Are we at War?



Social/Political Issues


April 15, 2004


The question has come up during discussions on foreign policy whether or not the United States is currently at war in Iraq. Although the message being sent out to the general public is that we are not at war and that everything is currently o.k., I feel that we are very much still at war. April of 2004* has seen the greatest death per day average since the opening month of the war back in March of 2003. Not only that but the most Americans have died this month (April) then any other month and the month is only 2/3 over. So if the war is over, why are Americans dieing at such a large rate?


On Saturday, fourteen American soldiers died and four more yesterday in an ambush. Eighteen people died over the weekend, but apparently they were just vacationing around Baghdad because there isn’t a war going on over there. We might not be dropping bombs and firing missiles but we are still shooting guns, taking hostages and causing a disturbance in another country. Some argue that the way the United States views war and the way other’s do are on two different sides of the spectrum. I agree with this only because we are such a huge force militarily. It is kind of like the 5th grade bully getting in trouble for fighting with a 3rd grader, when all he did was push him down. Sure the bully could have pummeled him but chose weaker tactics to send a message with out the same damage, but the presence and threat were still there so he was to blame none-the-less. So in some eyes, we could be burying Iraq as a country by dropping bombs until there is nothing left standing and because we aren’t, we must not be in a war.


I believe our presence is necessary in Iraq because some of the residents there are a threat to our way of living as-well-as others’ around the world. Let’s just not lie about the fact that there is a war still going on there even if it is lower-scale then normal wartime activities. Lieing does seem to be a common practice these days of George Bush and his administration. He does need to have an image of security and competency for the American people to stand behind him and as president he will always be under the microscope by those whom are against him, but there have been a handful of lies or mistruths if you will that he has made public.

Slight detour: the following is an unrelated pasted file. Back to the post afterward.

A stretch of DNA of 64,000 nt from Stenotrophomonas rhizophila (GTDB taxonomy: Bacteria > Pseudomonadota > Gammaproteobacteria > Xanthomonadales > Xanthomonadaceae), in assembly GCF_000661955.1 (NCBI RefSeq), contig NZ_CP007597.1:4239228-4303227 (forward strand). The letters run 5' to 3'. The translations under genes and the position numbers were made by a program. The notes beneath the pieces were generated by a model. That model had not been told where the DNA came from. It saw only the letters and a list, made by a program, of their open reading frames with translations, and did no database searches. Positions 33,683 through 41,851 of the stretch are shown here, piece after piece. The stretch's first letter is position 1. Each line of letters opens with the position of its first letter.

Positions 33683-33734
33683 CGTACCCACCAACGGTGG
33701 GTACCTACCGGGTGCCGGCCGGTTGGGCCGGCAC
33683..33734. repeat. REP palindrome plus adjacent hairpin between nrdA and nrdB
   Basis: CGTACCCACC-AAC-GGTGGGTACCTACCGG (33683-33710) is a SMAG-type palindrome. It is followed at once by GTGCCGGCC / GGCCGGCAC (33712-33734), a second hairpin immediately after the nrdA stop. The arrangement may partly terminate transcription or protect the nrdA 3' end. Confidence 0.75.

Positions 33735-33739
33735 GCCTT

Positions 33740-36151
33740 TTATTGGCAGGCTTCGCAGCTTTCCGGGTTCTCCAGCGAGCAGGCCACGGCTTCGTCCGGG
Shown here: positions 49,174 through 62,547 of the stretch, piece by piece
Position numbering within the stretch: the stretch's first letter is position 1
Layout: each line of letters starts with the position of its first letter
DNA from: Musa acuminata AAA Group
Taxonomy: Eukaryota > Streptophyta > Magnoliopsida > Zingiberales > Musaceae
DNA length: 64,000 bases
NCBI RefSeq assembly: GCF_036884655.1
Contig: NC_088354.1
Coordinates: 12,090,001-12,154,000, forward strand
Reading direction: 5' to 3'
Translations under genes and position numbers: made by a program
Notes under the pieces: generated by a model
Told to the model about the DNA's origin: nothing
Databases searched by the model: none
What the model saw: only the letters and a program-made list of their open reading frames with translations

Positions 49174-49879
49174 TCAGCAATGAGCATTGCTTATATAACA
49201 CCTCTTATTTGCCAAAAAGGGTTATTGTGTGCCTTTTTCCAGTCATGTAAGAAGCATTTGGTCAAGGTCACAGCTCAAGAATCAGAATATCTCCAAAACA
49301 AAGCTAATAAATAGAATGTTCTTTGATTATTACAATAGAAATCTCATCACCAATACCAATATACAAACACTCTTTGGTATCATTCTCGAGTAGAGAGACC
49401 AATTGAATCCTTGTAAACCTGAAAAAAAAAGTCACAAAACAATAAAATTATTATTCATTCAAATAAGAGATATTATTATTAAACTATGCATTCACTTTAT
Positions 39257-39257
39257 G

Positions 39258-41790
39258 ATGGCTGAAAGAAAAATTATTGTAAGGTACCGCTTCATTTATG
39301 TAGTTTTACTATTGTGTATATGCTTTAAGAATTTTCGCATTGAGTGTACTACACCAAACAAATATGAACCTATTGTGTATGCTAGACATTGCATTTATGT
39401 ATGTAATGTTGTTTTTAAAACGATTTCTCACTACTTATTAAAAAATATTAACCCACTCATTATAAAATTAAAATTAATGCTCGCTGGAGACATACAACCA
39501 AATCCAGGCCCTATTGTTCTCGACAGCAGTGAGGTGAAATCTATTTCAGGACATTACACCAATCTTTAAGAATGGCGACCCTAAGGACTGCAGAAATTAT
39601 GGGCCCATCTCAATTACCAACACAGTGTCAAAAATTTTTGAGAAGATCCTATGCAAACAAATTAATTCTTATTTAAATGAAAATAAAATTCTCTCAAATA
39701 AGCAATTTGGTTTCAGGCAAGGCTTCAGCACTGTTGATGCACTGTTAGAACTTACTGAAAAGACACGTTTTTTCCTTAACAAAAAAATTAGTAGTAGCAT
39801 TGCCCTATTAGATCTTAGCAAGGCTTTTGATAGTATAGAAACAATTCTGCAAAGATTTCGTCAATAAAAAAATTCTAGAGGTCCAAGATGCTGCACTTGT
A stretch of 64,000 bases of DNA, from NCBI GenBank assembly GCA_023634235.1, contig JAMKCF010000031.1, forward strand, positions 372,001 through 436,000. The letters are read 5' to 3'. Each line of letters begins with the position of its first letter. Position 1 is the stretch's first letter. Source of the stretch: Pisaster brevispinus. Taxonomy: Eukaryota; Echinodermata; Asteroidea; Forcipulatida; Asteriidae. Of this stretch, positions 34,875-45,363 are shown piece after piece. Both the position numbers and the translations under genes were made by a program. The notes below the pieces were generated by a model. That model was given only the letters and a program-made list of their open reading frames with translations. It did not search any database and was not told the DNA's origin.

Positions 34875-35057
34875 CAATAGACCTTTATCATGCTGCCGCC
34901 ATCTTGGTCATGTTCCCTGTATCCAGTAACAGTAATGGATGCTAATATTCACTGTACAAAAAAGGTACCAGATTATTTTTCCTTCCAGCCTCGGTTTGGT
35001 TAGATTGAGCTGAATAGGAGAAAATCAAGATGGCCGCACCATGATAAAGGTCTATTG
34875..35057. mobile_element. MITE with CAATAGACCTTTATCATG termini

Iraq\'s bio-chemical and nuclear weapons program is possibly the biggest question mark in the heads of simple Americans like myself. A year after using his 2003 State of the Union address to show Iraq\'s allegedly huge arsenal of WMD as a grave threat to the United States and the world, Bush wisely avoided mentioning anything about uranium there, though he did spend a great deal of his latest State of the Union address defending the war on the grounds that "had we failed to act, the dictator\'s weapons of mass destruction programs would continue to this day." I have to believe that there were WMD in Iraq at some point. Bush looked pretty bad not finding any and I don’t think he would have left himself open to this scenario.


Soldiers are dieing, we have thousands of troops in another country causing a disturbance and we are spending billions of dollars on “The War on Terror” so until these three things change for the better or discontinue to exist, it is in my opinion that we are still fighting a war in Iraq.


*figures taken from http://lunaville.org/warcasualties/Summary.aspx